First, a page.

Villkorad normalitet

– berättelser om det (o)normala under och efter placering på särskilt ungdomshem




normality, secure care, young people, young adults, sad tales, relational perspective, institutional practices, longitudinal qualitative research


Conditioned normality - stories of (ab)normal life during and after secure care placements

Secure care for young people has an ambiguous mission. It is supposed to socially integrate troubled young people into society by excluding them from the same. As such, young people are supposed to be normalised by abnormal interventions. Young people in secure care also experience the placement as deviant. In this study, we depart from a relational understanding of normality and stories of apology, ‘sad tales’, to explore how young people understand and do normality during and after placement in secure.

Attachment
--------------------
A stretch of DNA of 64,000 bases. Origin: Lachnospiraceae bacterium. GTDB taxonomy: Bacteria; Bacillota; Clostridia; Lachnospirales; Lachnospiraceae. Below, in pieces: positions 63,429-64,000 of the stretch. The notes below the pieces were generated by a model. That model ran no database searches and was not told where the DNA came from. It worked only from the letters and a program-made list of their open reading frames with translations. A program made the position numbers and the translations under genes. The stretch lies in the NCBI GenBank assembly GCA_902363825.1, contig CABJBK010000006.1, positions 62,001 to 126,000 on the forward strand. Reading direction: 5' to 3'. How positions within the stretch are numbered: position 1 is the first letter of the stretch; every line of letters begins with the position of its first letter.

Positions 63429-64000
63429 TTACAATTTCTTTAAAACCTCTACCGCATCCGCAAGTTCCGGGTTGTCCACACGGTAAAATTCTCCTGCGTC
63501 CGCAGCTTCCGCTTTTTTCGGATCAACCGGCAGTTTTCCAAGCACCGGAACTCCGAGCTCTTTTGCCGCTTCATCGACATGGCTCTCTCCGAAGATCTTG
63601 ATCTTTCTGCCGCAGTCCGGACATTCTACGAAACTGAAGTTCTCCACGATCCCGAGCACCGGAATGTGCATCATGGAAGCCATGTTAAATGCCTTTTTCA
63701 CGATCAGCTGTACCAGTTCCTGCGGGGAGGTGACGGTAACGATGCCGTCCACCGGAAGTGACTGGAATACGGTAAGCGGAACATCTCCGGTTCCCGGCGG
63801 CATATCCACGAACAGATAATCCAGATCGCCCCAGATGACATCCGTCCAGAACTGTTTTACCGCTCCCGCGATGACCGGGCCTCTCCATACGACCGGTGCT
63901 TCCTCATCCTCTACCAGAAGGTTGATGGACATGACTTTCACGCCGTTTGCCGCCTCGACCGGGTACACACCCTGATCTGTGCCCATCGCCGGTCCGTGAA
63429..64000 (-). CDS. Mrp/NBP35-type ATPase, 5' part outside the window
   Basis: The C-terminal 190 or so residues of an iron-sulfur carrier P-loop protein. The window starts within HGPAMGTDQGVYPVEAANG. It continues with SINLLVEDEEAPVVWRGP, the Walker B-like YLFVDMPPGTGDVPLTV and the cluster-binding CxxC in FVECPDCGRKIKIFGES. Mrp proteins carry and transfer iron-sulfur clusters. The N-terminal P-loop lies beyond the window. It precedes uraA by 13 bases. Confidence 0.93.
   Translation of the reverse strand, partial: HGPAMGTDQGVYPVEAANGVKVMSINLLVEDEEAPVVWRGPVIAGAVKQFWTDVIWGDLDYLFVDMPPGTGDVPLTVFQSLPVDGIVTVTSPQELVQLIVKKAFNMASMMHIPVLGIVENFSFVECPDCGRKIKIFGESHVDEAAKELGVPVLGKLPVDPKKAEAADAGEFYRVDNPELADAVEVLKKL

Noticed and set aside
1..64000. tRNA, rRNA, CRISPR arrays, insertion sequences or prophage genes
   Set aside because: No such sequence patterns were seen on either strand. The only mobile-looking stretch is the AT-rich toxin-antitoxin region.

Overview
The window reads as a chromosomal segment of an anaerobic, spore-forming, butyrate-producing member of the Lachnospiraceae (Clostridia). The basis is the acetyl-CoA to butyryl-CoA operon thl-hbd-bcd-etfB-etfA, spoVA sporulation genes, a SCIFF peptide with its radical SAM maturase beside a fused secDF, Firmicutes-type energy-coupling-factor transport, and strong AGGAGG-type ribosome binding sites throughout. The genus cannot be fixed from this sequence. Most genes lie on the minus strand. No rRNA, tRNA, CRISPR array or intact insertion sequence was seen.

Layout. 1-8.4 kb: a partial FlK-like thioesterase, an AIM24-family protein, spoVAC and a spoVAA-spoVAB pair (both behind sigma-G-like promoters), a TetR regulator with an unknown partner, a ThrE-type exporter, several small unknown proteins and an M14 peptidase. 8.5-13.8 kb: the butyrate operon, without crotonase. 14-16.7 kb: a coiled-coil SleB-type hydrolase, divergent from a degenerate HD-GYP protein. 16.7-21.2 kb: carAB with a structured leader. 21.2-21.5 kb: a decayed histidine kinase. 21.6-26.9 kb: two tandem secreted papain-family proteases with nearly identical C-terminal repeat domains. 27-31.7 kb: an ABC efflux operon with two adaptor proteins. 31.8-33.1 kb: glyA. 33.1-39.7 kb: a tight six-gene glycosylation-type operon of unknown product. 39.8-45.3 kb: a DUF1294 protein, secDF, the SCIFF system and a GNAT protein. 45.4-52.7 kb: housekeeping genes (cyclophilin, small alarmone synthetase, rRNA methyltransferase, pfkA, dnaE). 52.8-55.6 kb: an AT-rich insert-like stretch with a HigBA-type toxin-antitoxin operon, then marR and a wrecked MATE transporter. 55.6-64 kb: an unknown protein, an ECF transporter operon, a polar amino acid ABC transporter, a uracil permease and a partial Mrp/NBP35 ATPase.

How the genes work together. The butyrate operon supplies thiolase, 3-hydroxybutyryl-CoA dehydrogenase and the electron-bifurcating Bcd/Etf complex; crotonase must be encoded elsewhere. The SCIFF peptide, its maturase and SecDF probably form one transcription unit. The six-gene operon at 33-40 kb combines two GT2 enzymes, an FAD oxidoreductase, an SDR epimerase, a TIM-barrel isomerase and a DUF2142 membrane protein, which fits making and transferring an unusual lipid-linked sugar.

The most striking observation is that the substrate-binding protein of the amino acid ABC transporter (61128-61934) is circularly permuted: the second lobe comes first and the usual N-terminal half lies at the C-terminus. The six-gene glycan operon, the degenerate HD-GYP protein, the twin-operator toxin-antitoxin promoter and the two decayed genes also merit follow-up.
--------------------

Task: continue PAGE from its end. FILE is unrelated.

This interview-based study builds on almost a decade-long engagement with 11 young people, following their lives after institutional placement. The analysis demonstrates three different ways of doing normality: 1) integrating the normalisation practices of the institution in their current life, 2) distancing and, if possible, hiding their experiences from others and, 3) isolating themselves from overly close relationships because of repeated betrayals from adults. Although different in character, these three ways are underpinned by a focus on self-reliance and independence, and an emergent need ‘to behave’.

This study is a reminder that institutional practices of normality create a feeling of being deviant many years after leaving the institution. Thus, the need for developing supporting structures and relations that acknowledge and address the young people’s experiences of abnormality and in such way enable them to feel respected, valued and cared for, is emphasised.




Referera så här

Enell, S. och Allgurin, M. (2024) ”Villkorad normalitet: – berättelser om det (o)normala under och efter placering på särskilt ungdomshem”, Socialvetenskaplig tidskrift, 30(3), s. 701–718. doi: 10.3384/SVT.2023.30.3.4204.